I’m excited to report that my paper on Pynchon was accepted for the annual Digital Humanities Conference in June. It’s provisionally titled “Cultural Capital in the Digital Era: Mapping the Success of Thomas Pynchon” and will be a first run at the Pynchon chapter of my dissertation.
I’m trying to pull together research for the paper now and am hoping to focus on creating some “cultural network” maps of books that have been brought into association in various ways. For instance, professional book critics invariably describe new books in comparison to established ones so readers can get a sort of triangulated idea of what the new thing is like. Sites like Amazon and LibraryThing are much more explicit in the connections they draw, though of course the mathematical models they employ seem even murkier than the brain’s associative engines. So my first objective is to pull together some maps of the books that cluster around Pynchon in these respectively critical, commercial and webby venues.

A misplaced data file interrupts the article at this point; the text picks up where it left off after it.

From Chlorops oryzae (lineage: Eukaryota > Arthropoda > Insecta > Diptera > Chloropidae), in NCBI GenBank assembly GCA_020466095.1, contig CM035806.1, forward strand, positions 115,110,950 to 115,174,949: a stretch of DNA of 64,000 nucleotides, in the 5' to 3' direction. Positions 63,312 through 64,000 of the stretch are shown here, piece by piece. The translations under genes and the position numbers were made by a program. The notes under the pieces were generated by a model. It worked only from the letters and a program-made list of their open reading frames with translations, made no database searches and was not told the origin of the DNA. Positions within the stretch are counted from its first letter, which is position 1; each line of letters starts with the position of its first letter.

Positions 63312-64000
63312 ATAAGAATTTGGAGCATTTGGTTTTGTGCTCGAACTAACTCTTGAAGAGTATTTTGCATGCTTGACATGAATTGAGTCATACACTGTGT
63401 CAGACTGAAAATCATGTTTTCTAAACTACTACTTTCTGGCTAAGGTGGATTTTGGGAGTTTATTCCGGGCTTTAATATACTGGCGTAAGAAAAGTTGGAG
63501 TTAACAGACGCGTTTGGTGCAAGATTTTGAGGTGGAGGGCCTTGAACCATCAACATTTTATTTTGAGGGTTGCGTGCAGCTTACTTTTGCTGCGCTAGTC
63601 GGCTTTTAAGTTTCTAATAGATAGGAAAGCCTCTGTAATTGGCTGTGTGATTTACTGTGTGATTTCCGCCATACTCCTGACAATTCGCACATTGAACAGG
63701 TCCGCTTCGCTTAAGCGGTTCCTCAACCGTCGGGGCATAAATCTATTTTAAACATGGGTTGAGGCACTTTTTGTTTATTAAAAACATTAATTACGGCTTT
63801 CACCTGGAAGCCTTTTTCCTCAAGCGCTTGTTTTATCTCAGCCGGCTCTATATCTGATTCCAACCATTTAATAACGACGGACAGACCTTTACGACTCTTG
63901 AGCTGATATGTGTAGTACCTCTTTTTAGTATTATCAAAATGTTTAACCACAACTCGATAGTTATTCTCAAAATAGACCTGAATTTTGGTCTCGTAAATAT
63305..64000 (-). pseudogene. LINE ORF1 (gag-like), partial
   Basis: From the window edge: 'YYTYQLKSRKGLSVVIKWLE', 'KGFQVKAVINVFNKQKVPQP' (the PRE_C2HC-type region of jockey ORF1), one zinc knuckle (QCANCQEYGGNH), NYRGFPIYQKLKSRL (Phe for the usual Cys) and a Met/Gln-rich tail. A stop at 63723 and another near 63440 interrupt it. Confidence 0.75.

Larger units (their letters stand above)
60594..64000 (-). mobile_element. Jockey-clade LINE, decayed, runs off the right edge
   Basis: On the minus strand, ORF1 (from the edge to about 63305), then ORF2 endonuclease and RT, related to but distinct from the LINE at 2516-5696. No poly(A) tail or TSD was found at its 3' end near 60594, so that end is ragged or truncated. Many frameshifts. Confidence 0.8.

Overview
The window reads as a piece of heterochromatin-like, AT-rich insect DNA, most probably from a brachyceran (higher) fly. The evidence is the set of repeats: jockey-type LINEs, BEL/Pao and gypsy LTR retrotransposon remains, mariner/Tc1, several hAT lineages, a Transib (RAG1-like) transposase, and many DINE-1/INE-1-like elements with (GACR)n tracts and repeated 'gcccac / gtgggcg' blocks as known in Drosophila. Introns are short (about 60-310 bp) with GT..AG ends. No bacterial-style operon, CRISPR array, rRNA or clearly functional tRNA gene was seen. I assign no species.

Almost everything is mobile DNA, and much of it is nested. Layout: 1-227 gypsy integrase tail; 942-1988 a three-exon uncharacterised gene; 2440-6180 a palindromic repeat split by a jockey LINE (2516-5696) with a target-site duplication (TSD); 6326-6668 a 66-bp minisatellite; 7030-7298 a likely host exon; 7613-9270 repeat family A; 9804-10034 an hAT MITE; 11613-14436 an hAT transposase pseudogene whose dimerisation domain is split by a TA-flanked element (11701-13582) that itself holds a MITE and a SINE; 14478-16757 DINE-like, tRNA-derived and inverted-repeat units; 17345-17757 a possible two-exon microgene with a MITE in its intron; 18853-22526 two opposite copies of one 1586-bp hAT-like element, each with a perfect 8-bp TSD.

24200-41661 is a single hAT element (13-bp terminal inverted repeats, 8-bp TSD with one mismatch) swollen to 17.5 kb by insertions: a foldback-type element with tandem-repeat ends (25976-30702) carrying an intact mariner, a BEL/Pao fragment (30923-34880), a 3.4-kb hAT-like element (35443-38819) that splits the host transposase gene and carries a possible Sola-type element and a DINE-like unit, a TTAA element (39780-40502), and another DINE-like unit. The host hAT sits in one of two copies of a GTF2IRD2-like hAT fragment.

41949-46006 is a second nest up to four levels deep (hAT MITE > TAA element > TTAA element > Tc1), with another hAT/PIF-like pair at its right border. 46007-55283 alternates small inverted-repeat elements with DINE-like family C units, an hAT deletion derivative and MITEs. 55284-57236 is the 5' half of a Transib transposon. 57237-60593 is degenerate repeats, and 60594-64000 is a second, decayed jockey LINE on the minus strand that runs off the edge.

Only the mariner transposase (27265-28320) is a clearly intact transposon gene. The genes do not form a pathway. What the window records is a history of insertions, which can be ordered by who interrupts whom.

I’ll post more about these ideas (and hopefully some web-based models for people to play with) once I know more. I’ve spent the past week reigniting the long-dormant Perl modules in my head. Next step: visualizing the data.